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Open AccessArticle

Rhizoctonia solani and Bacterial Inoculants Stimulate Root Exudation of Antifungal Compounds in Lettuce in a Soil-Type Specific Manner

Department of Nutritional Crop Physiology, Institute of Crop Science (340h), University of Hohenheim, 70599 Stuttgart, Germany
Leibniz-Institut für Pflanzengenetik und Kulturpflanzenforschung, 06466 Gatersleben, Germany
Department Plant Health, Leibniz Institute of Vegetable and Ornamental Crops Großbeeren/Erfurt e.V., 14979 Großbeeren, Germany
Julius Kühn-Institut-Federal Research Centre for Cultivated Plants, Institute for Epidemiology and Pathogen Diagnostics, 38104 Braunschweig, Germany
Author to whom correspondence should be addressed.
Academic Editor: Robert J. Kremer
Agronomy 2017, 7(2), 44;
Received: 4 May 2017 / Revised: 8 June 2017 / Accepted: 12 June 2017 / Published: 18 June 2017
(This article belongs to the Special Issue Soil Microbial Functional Groups and Plant Growth)
Previous studies conducted on a unique field site comprising three contrasting soils (diluvial sand DS, alluvial loam AL, loess loam LL) under identical cropping history, demonstrated soil type-dependent differences in biocontrol efficiency against Rhizoctonia solani-induced bottom rot disease in lettuce by two bacterial inoculants (Pseudomonas jessenii RU47 and Serratia plymuthica 3Re-4-18). Disease severity declined in the order DS > AL > LL. These differences were confirmed under controlled conditions, using the same soils in minirhizotron experiments. Gas chromatography-mass spectrometry (GC-MS) profiling of rhizosphere soil solutions revealed benzoic and lauric acids as antifungal compounds; previously identified in root exudates of lettuce. Pathogen inoculation and pre-inoculation with bacterial inoculants significantly increased the release of antifungal root exudates in a soil type-specific manner; with the highest absolute levels detected on the least-affected LL soil. Soil type-dependent differences were also recorded for the biocontrol effects of the two bacterial inoculants; showing the highest efficiency after double-inoculation on the AL soil. However, this was associated with a reduction of shoot growth and root hair development and a limited micronutrient status of the host plants. Obviously, disease severity and the expression of biocontrol effects are influenced by soil properties with potential impact on reproducibility of practical applications. View Full-Text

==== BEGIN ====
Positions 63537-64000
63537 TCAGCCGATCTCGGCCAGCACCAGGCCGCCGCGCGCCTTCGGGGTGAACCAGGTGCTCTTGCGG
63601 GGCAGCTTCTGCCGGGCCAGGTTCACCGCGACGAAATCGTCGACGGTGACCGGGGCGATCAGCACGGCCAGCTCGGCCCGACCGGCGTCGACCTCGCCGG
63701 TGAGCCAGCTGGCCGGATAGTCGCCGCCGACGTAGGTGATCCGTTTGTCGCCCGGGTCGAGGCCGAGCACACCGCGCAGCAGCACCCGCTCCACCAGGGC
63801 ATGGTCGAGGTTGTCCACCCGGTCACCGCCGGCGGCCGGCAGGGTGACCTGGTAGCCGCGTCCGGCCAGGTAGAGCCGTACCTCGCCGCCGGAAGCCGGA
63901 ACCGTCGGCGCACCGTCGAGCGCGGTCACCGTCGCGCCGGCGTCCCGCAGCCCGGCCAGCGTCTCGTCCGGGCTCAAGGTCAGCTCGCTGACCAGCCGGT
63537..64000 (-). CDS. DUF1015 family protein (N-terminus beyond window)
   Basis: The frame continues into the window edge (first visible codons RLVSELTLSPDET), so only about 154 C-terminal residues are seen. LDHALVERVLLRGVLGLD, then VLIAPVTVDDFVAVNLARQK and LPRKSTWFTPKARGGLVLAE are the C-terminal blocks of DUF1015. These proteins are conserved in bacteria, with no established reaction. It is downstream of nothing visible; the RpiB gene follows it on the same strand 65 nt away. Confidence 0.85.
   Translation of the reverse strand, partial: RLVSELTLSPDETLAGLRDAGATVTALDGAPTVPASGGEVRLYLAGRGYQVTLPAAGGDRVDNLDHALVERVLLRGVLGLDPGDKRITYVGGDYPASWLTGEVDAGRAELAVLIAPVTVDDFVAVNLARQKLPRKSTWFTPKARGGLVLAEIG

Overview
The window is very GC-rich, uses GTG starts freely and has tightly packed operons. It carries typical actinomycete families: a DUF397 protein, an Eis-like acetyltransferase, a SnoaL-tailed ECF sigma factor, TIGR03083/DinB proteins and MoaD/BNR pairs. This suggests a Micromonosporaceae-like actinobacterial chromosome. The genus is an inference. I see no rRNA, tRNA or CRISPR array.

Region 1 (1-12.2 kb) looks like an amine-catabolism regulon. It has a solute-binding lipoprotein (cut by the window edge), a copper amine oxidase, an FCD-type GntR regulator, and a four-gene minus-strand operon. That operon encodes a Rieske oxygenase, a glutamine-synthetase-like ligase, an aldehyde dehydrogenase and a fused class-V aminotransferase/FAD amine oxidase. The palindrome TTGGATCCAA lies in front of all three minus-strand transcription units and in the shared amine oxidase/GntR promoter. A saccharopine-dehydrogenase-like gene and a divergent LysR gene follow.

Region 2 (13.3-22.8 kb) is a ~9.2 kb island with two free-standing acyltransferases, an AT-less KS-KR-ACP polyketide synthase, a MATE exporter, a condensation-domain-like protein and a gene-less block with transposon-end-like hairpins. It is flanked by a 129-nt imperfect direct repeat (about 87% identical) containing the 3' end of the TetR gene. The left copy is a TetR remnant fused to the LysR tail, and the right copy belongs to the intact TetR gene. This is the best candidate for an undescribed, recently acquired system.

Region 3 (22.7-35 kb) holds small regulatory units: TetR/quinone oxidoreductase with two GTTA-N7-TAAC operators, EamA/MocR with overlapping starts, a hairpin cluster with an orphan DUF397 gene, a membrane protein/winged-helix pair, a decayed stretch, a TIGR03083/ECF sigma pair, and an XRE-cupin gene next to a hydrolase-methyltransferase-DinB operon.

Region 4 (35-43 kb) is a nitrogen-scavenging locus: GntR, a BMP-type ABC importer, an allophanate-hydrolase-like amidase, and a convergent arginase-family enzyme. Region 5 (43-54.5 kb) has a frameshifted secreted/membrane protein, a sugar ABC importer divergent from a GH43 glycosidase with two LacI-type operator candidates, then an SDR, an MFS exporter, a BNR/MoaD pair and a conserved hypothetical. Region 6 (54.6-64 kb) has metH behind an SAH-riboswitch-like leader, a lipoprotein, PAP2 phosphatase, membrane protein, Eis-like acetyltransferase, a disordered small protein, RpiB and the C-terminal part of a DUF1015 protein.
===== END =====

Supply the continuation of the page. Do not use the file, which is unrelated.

Keywords: lettuce; soil microbiome; root exudates; plant health lettuce; soil microbiome; root exudates; plant health
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Windisch, S.; Bott, S.; Ohler, M.-A.; Mock, H.-P.; Lippmann, R.; Grosch, R.; Smalla, K.; Ludewig, U.; Neumann, G. Rhizoctonia solani and Bacterial Inoculants Stimulate Root Exudation of Antifungal Compounds in Lettuce in a Soil-Type Specific Manner. Agronomy 2017, 7, 44.

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